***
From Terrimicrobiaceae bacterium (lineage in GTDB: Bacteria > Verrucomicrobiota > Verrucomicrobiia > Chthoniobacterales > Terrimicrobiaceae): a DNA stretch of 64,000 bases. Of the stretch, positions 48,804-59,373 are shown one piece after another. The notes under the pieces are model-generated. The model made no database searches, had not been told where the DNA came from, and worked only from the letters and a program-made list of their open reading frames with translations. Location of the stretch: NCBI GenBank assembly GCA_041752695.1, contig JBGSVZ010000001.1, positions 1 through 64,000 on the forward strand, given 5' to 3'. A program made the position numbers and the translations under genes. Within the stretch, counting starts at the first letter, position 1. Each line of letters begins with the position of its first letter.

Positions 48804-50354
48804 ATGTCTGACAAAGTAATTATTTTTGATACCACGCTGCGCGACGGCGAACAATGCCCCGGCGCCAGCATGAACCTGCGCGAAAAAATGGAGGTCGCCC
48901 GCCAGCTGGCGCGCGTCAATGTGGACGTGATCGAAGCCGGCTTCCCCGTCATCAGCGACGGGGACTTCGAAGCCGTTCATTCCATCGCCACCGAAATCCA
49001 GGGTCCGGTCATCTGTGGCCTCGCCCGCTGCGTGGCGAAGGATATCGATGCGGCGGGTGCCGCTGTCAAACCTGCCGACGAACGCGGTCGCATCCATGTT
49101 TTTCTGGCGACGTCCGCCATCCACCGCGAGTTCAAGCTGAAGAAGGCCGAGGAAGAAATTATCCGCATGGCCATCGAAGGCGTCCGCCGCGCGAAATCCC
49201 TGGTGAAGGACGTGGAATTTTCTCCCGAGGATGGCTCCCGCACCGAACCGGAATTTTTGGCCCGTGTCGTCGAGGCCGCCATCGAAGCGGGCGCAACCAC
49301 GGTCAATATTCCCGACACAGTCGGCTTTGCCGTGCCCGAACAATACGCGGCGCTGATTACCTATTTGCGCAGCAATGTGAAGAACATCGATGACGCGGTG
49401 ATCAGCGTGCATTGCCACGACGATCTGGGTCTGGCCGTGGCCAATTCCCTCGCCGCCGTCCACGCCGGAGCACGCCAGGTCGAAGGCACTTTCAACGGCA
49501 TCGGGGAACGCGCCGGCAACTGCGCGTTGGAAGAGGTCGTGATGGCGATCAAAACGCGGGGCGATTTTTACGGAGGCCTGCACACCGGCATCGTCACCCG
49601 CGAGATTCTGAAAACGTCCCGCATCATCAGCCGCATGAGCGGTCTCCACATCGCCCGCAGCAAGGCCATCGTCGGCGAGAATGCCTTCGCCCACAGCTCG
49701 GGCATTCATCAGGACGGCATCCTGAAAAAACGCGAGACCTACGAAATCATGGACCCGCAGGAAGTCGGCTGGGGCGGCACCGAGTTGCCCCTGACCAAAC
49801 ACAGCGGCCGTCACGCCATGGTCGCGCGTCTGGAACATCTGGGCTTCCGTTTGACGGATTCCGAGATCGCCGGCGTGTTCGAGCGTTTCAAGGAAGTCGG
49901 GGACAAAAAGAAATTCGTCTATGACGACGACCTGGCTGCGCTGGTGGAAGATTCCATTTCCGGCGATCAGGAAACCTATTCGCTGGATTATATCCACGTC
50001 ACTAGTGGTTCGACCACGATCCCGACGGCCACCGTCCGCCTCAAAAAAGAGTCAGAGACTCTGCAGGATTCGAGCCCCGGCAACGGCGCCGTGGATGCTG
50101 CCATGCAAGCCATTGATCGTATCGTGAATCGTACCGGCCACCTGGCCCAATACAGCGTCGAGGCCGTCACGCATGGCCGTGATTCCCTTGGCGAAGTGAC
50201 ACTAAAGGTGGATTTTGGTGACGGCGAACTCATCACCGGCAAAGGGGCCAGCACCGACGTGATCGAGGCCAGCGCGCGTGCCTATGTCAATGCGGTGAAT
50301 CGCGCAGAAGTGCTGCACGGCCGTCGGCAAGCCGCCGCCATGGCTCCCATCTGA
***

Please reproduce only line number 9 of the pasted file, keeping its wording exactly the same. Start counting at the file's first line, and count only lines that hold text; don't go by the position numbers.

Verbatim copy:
49401 ATCAGCGTGCATTGCCACGACGATCTGGGTCTGGCCGTGGCCAATTCCCTCGCCGCCGTCCACGCCGGAGCACGCCAGGTCGAAGGCACTTTCAACGGCA